In the eyes of the English public, Tim Henman was always regarded as the favourite over Greg Rusedski. Perhaps that is because he was born on their shores, whereas Rusedski had represented the country of his birth, Canada, up until 1995 before he changed his allegiance to Great Britain.
What's more, many believe that Henman had the better career of the two. However, Rusedski edged the number of singles titles won by 15-11, while Henman never got beyond the semi-finals of a Grand Slam - Montreal-born Rusedski did.
It was a feat that he achieved during the 1997 instalment of the US Open, winning every match on the way to the last eight without dropping a set.
That was when he developed a throat infection, but it still did not stop him from dispatching Richard Krajicek in three sets, before overcoming Sweden's Jonas Bjorkman in a five-set encounter to book his place in the final, which took place 16 years ago today.
Rusedski was still suffering from his illness and it showed during the opening two sets of the showpiece event, which he lost 6-3 6-2 to Pat Rafter.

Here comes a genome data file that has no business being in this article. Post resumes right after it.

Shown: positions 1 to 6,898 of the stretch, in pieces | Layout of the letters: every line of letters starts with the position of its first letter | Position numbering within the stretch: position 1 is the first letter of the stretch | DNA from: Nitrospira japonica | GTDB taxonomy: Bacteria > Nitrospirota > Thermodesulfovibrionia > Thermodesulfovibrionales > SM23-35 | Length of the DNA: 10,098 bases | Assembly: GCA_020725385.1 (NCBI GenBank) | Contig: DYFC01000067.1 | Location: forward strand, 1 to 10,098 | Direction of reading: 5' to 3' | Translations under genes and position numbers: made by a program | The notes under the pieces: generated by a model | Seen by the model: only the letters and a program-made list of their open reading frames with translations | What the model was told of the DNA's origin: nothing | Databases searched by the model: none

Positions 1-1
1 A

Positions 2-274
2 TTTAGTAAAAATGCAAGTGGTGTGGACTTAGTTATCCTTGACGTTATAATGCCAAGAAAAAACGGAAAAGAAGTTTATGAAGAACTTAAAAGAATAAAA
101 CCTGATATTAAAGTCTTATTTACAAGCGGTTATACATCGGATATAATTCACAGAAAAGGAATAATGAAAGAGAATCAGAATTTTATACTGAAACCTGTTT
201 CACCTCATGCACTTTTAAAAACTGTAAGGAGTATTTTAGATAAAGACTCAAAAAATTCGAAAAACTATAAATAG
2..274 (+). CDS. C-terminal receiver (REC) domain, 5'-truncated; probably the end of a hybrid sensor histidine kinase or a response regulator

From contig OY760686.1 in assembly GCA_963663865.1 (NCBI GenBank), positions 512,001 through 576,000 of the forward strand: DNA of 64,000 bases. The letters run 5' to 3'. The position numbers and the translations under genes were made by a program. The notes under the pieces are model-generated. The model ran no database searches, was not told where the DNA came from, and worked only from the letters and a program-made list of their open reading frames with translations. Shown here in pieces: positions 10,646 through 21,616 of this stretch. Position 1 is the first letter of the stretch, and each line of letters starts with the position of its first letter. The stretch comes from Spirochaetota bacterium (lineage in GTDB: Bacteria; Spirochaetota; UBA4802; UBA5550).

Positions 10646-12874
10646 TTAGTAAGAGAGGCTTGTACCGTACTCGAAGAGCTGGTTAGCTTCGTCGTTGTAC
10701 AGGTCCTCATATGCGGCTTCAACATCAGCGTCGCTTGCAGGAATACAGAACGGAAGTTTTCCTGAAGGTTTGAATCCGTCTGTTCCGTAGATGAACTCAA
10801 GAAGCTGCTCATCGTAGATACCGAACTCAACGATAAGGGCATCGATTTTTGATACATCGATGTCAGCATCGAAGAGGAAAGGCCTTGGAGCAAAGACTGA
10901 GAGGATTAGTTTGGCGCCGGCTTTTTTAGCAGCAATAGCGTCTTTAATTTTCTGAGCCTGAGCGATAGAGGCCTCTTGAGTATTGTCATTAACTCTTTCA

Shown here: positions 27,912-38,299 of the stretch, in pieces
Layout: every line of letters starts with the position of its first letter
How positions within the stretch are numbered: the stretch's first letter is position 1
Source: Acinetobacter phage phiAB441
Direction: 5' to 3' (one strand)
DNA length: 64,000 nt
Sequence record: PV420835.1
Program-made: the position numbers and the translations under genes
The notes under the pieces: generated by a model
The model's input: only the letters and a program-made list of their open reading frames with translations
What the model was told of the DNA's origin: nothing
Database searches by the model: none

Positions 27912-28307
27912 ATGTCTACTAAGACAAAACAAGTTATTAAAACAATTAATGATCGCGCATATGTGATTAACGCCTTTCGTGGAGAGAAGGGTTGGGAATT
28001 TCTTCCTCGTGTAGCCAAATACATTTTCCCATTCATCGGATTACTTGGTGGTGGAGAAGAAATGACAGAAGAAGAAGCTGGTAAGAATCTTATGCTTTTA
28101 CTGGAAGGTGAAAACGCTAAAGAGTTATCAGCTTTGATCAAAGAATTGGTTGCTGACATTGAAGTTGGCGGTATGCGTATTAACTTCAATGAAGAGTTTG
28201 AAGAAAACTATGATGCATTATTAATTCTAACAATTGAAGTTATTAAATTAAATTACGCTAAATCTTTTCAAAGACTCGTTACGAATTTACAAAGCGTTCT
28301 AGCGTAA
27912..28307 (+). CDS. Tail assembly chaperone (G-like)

The Brit rallied in the third, winning 6-4, but despite leading at one point in the fourth set, he was unable to prevent Rafter from sealing the title thanks to a 7-5 success.
Although he had been visibly hampered by his chest problems, after the contest Rusedski refused to make any excuses: "When you step on the court, there's no excuses. Pat played a great match. I went out there, my doctor took care of me well. I don't think that had too much to do with it at all today.
"I think the difference today was I missed a few easy volleys and a few balls by an inch, and Pat made the balls that he had to make on key points."
It also meant that the nation's wait for a first Grand Slam champion since Fred Perry in 1936 would continue.